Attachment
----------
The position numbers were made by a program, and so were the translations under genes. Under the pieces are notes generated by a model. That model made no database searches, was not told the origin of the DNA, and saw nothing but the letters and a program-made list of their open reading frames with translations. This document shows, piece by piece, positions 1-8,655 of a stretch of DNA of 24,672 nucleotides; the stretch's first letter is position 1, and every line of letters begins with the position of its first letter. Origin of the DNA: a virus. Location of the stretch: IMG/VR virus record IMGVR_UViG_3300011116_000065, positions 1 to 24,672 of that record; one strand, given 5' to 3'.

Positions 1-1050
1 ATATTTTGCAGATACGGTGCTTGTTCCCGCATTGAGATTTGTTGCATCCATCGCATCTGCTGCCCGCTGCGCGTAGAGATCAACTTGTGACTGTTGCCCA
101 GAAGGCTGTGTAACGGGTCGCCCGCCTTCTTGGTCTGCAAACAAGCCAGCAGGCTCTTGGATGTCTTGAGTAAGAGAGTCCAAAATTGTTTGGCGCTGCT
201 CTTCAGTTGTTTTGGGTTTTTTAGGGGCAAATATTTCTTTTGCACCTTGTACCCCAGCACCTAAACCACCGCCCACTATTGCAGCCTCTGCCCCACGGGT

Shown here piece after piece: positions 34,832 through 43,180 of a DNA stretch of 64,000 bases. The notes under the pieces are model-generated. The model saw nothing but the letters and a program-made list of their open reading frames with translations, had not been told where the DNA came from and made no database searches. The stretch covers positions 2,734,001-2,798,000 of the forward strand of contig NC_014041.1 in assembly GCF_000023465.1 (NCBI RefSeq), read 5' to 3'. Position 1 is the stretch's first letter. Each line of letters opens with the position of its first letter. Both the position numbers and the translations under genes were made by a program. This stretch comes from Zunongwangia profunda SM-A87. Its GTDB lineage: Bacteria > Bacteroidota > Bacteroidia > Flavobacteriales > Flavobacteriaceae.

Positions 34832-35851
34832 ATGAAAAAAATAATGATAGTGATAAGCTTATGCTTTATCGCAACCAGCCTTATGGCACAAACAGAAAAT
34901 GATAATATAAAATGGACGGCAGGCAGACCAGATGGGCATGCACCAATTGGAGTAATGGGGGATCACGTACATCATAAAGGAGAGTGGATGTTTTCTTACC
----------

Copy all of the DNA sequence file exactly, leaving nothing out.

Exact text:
The position numbers were made by a program, and so were the translations under genes. Under the pieces are notes generated by a model. That model made no database searches, was not told the origin of the DNA, and saw nothing but the letters and a program-made list of their open reading frames with translations. This document shows, piece by piece, positions 1-8,655 of a stretch of DNA of 24,672 nucleotides; the stretch's first letter is position 1, and every line of letters begins with the position of its first letter. Origin of the DNA: a virus. Location of the stretch: IMG/VR virus record IMGVR_UViG_3300011116_000065, positions 1 to 24,672 of that record; one strand, given 5' to 3'.

Positions 1-1050
1 ATATTTTGCAGATACGGTGCTTGTTCCCGCATTGAGATTTGTTGCATCCATCGCATCTGCTGCCCGCTGCGCGTAGAGATCAACTTGTGACTGTTGCCCA
101 GAAGGCTGTGTAACGGGTCGCCCGCCTTCTTGGTCTGCAAACAAGCCAGCAGGCTCTTGGATGTCTTGAGTAAGAGAGTCCAAAATTGTTTGGCGCTGCT
201 CTTCAGTTGTTTTGGGTTTTTTAGGGGCAAATATTTCTTTTGCACCTTGTACCCCAGCACCTAAACCACCGCCCACTATTGCAGCCTCTGCCCCACGGGT

Shown here piece after piece: positions 34,832 through 43,180 of a DNA stretch of 64,000 bases. The notes under the pieces are model-generated. The model saw nothing but the letters and a program-made list of their open reading frames with translations, had not been told where the DNA came from and made no database searches. The stretch covers positions 2,734,001-2,798,000 of the forward strand of contig NC_014041.1 in assembly GCF_000023465.1 (NCBI RefSeq), read 5' to 3'. Position 1 is the stretch's first letter. Each line of letters opens with the position of its first letter. Both the position numbers and the translations under genes were made by a program. This stretch comes from Zunongwangia profunda SM-A87. Its GTDB lineage: Bacteria > Bacteroidota > Bacteroidia > Flavobacteriales > Flavobacteriaceae.

Positions 34832-35851
34832 ATGAAAAAAATAATGATAGTGATAAGCTTATGCTTTATCGCAACCAGCCTTATGGCACAAACAGAAAAT
34901 GATAATATAAAATGGACGGCAGGCAGACCAGATGGGCATGCACCAATTGGAGTAATGGGGGATCACGTACATCATAAAGGAGAGTGGATGTTTTCTTACC